Yes, MetLife will insure you with a DUI. In addition to insuring people who have been convicted of driving under the influence (DUI), MetLife will file an SR-22 or FR-44 form with the driver’s state after a DUI conviction, if necessary.
MetLife insurance after a DUI conviction will cost approximately 529% more than a MetLife policy costs for drivers with a clean driving record. After the DUI conviction stops showing up on your driving record, usually within 3 to 5 years, MetLife will decrease your rates.
What to Do If MetLife Denies You Coverage
Even though MetLife insures drivers with a DUI, you may get turned down if you have more than one DUI or a DUI plus other significant risk factors. In this case, your state government will help. Each state has a program that allows drivers who cannot find car insurance coverage elsewhere to get a policy. These insurance programs are typically more expensive and only offer the state’s minimum required coverage, so you should shop around before resorting to getting your insurance through the state.
MetLife is cheap because the company keeps overhead costs low by offering basic coverage options and the MetLife MyDirect online platform, which allows customers to purchase and manage their policies completely online. MetLife ranked13th overall in WalletHub's cheap car insurance study of more than 40 major insurers, partly because it offers discounts like MetRewards and Deductible Savings. Plus, MetLife rewards customer loyalty with discounts for insuring more than one car or bundling multiple policies, such as home and auto.… read full answer
MetLife is especially cheap for responsible drivers in particular. That’s because MetLife has special savings opportunities for drivers in this category, such as discounts for good students, safe drivers, and people who take a defensive driving class. But even though MetLife is among the cheapest car insurance companies, the only way to confirm you’ve found the lowest price is to compare quotes from multiple companies. Your final premium is based on a variety of factors, like your driving record, insurance history, the type of car you drive, and more, and all insurance companies can’t offer the same rate.
To get a personalized quote from MetLife, you can speak to a representative by calling 1 (800) 638-5433.
A DUI affects insurance rates for 3-10 years, depending on the driver’s state and insurance company. Most insurance companies look back 3-5 years for infractions on a driving record, but some look back as far as seven years. And even if a DUI doesn’t cause a driver’s rates to skyrocket long-term, it can have a lingering effect on costs. For example, insurance companies in California legally can’t offer you a good driver discount for 10 years after a DUI conviction.… read full answer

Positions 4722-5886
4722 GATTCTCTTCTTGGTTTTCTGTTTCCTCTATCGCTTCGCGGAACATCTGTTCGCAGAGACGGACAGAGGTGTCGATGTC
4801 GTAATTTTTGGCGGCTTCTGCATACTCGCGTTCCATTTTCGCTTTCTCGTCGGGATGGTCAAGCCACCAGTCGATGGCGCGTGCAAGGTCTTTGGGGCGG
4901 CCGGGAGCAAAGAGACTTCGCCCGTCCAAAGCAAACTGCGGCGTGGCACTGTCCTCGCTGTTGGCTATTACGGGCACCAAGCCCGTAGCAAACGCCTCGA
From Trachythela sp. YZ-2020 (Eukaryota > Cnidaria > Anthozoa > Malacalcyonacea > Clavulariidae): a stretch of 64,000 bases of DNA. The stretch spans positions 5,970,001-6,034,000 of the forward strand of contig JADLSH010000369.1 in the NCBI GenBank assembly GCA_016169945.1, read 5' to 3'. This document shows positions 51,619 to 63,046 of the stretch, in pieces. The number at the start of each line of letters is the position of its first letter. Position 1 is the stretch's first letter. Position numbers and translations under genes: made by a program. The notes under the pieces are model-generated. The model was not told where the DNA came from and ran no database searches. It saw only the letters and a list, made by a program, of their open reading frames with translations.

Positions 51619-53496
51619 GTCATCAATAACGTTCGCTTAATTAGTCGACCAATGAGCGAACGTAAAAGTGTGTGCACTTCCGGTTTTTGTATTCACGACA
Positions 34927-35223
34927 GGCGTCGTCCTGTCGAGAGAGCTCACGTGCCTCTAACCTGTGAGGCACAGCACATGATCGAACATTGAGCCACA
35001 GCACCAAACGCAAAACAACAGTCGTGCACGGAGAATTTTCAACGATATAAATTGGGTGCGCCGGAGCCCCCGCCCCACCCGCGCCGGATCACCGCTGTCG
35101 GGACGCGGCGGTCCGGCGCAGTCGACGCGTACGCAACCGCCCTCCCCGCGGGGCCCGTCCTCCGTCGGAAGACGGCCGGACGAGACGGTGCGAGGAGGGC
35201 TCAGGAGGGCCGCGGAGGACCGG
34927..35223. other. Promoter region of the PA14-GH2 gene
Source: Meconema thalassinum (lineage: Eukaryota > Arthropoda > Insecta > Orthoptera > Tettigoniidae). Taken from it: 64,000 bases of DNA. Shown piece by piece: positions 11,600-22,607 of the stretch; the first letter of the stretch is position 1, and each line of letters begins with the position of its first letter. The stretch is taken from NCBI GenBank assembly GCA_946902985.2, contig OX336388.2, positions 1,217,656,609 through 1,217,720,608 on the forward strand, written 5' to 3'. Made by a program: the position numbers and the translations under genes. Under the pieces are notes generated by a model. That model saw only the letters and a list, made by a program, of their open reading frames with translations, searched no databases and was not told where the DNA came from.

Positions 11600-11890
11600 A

During the period in which it directly affects premiums, a DUI conviction causes insurance rates to rise by about 80% on average, although each insurer and state is different. If you practice good habits in the years following a DUI, however, you’ll eventually see your rates fall back down.
Since every insurance company has its own lookback period for driving records, you’ll need to check with your insurer to know exactly how long your rates will be affected by a DUI. But keep in mind that even after your costs go down, a DUI will likely appear on your driving record for much longer, depending on your state. While some states like Maryland and Hawaii only require it to remain for five years, others such as Texas and Oregon keep it on your record for life.
You need an SR-22 for 1-5 years after a DUI, though most states require you to have it for three years. You must be continuously insured during this timeframe, since any lapse in coverage will cause the SR-22 clock to reset.
Once you’ve maintained your SR-22 insurance for the required period of time after a DUI, you can contact your insurance company and ask them to … read full answercancel the SR-22 filing. However, keep in mind that your insurance company will have to contact the state DMV to remove the form. If you attempt to cancel the SR-22 early, you will face repercussions including hefty fines and a driver’s license suspension.
Since a DUI conviction and an SR-22 classify you as a high-risk driver, you should expect your insurance rates to go up by about 80%, though the exact amount will depend on your state. The good news is that insurance companies only look back 3-5 years on your driving record when calculating your premium, so your rates will eventually go back down.
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